Clinical Trial: (1)H-Nuclear Magnetic Resonance Spectroscopic Imaging of the Brain in Patients who Receive Neurotoxic Therapy

This study is no longer recruiting patients.

Sponsored by: National Cancer Institute (NCI)
Information provided by: Warren G Magnuson Clinical Center (CC)

Purpose

Central nervous system toxicity is a recognized side effect of certain therapies for cancers, particularly cranial irradiation, intrathecal therapy or systemic high-dose chemotherapy. The pathophysiologic mechanisms and clinical manifestations vary. Previous studies defining MRI changes and correlating these with neurocognitive deficiencies have been inconsistent. Recent advances in brain imaging may help to better define neurotoxic effects. (1)H-NMRS is a noninvasive method of obtaining in vivo biochemical information from the brain. It has been used to study patients with CNS disorders, including neuronal disorders. In this study, (1)H-NMRS will be used to objectively characterize CNS toxicities in patients with cancer who are receiving potentially neurotoxic therapies. In addition, we will retrospectively evaluate patients with known or suspected neurotoxicity associated with cancer therapy, to determine if changes in spectroscopic patterns are associated with CNS toxicity.

Condition
Cancer
Central Nervous System Disease
Nervous System Disease
Peripheral Nervous System Disease
Progressive Multifocal Leukoencephalopathy

MedlinePlus related topics:  Cancer;   Cancer Alternative Therapy;   Encephalitis;   Neurologic Diseases;   Peripheral Nerve Disorders;   Viral Infections

Study Type: Observational
Study Design: Natural History

Further Study Details: 

Expected Total Enrollment:  50

Study start: April 15, 1999

Central nervous system toxicity is a recognized side effect of certain therapies for cancers, particularly cranial irradiation, intrathecal therapy or systemic high-dose chemotherapy. The pathophysiologic mechanisms and clinical manifestations vary. Previous studies defining MRI changes and correlating these with neurocognitive deficiencies have been inconsistent. Recent advances in brain imaging may help to better define neurotoxic effects. (1)H-NMRS is a noninvasive method of obtaining in vivo biochemical information from the brain. It has been used to study patients with CNS disorders, including neuronal disorders. In this study, (1)H-NMRS will be used to objectively characterize CNS toxicities in patients with cancer who are receiving potentially neurotoxic therapies. In addition, we will retrospectively evaluate patients with known or suspected neurotoxicity associated with cancer therapy, to determine if changes in spectroscopic patterns are associated with CNS toxicity.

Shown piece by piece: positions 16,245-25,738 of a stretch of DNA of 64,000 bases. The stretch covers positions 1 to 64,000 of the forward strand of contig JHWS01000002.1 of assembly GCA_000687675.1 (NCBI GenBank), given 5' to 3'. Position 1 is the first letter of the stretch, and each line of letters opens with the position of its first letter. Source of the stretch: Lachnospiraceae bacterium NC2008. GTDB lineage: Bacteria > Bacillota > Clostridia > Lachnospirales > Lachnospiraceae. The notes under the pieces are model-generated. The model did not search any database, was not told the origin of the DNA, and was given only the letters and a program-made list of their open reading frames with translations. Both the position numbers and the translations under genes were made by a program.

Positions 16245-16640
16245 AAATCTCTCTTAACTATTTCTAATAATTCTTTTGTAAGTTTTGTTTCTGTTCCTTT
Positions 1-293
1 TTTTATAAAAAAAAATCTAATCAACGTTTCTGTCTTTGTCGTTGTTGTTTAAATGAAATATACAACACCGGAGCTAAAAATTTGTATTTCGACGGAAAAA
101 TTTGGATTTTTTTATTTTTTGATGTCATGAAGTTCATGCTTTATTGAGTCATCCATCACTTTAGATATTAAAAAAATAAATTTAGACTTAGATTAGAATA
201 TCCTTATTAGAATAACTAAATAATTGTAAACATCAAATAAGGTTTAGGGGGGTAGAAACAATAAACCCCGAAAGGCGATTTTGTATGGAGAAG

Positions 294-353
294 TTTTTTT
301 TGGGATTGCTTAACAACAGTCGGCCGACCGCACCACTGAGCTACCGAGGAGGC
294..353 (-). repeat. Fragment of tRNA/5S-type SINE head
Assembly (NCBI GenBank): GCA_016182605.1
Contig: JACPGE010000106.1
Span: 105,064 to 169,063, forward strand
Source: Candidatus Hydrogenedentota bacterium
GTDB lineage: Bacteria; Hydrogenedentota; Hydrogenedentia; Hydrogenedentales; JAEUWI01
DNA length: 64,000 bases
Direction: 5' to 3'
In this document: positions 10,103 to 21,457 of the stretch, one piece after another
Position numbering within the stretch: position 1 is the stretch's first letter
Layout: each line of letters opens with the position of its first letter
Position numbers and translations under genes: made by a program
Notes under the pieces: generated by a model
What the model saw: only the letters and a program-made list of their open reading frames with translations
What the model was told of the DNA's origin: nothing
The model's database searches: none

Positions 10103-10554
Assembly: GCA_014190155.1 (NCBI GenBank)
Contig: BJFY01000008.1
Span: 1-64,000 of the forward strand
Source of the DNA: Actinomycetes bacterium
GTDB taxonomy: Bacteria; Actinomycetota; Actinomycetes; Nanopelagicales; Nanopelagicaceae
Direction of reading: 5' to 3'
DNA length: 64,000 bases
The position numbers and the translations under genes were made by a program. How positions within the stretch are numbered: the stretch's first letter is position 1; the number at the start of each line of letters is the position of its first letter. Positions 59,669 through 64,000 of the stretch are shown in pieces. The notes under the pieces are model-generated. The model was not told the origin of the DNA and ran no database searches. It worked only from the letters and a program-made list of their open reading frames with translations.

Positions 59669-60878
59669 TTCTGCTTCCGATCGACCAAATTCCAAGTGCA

Eligibility

Genders Eligible for Study:  Both

Criteria

INCLUSION CRITERIA:
Patients with brain tumors or patients receiving high-dose systemic chemotherapy, intrathecal chemotherapy (lumbar puncture or intra-Ommaya), or cranial radiation therapy or patients with documented or suspected clinical neurotoxicity presumed to be caused by treatment for cancer.
Durable Power of Attorney (DPA) should be offered to all patients greater than or equal to 18 years of age.
All patients or their legal guardians (if the patient is less than 18 years of age) must sign a document of informed consent indicating their awareness of the investigational nature and the risks of this study. When appropriate, the minor patient will sign a written assent.
EXCLUSION CRITERIA:
Pregnancy.
Patients with braces or permanent retainers.
Patients with pre-existing neurologic or genetic conditions, unrelated to the tumor.
Patients who are unable (either because of physical or psychological factors) to undergo imaging studies and who are not a candidate for anesthesia.
Patients who have an absent gag reflex or swallowing difficulties.
Metallic implants, including cardiac pacemakers, neural pacemakers, aneurysmal clips, shrapnel, cochlear implants or ferrous surgical clips.
History of severe reaction to Gadolinium.

Location Information


Maryland
      National Cancer Institute (NCI), 9000 Rockville Pike,  Bethesda,  Maryland,  20892,  United States

More Information

Detailed Web Page

Publications

Brown RT, Madan-Swain A, Pais R, Lambert RG, Sexson S, Ragab A. Chemotherapy for acute lymphocytic leukemia: cognitive and academic sequelae. J Pediatr. 1992 Dec;121(6):885-9.

Ochs J, Mulhern R, Fairclough D, Parvey L, Whitaker J, Ch'ien L, Mauer A, Simone J. Comparison of neuropsychologic functioning and clinical indicators of neurotoxicity in long-term survivors of childhood leukemia given cranial radiation or parenteral methotrexate: a prospective study. J Clin Oncol. 1991 Jan;9(1):145-51.

Hoppe-Hirsch E, Renier D, Lellouch-Tubiana A, Sainte-Rose C, Pierre-Kahn A, Hirsch JF. Medulloblastoma in childhood: progressive intellectual deterioration. Childs Nerv Syst. 1990 Mar;6(2):60-5.

Study ID Numbers:  990088; 99-C-0088
Record last reviewed:  February 28, 2005
Last Updated:  March 4, 2005
Record first received:  November 3, 1999
ClinicalTrials.gov Identifier:  NCT00001807
Health Authority: United States: Federal Government
ClinicalTrials.gov processed this record on 2005-04-08


Source: ClinicalTrials.gov
Cache Date: April 9, 2005

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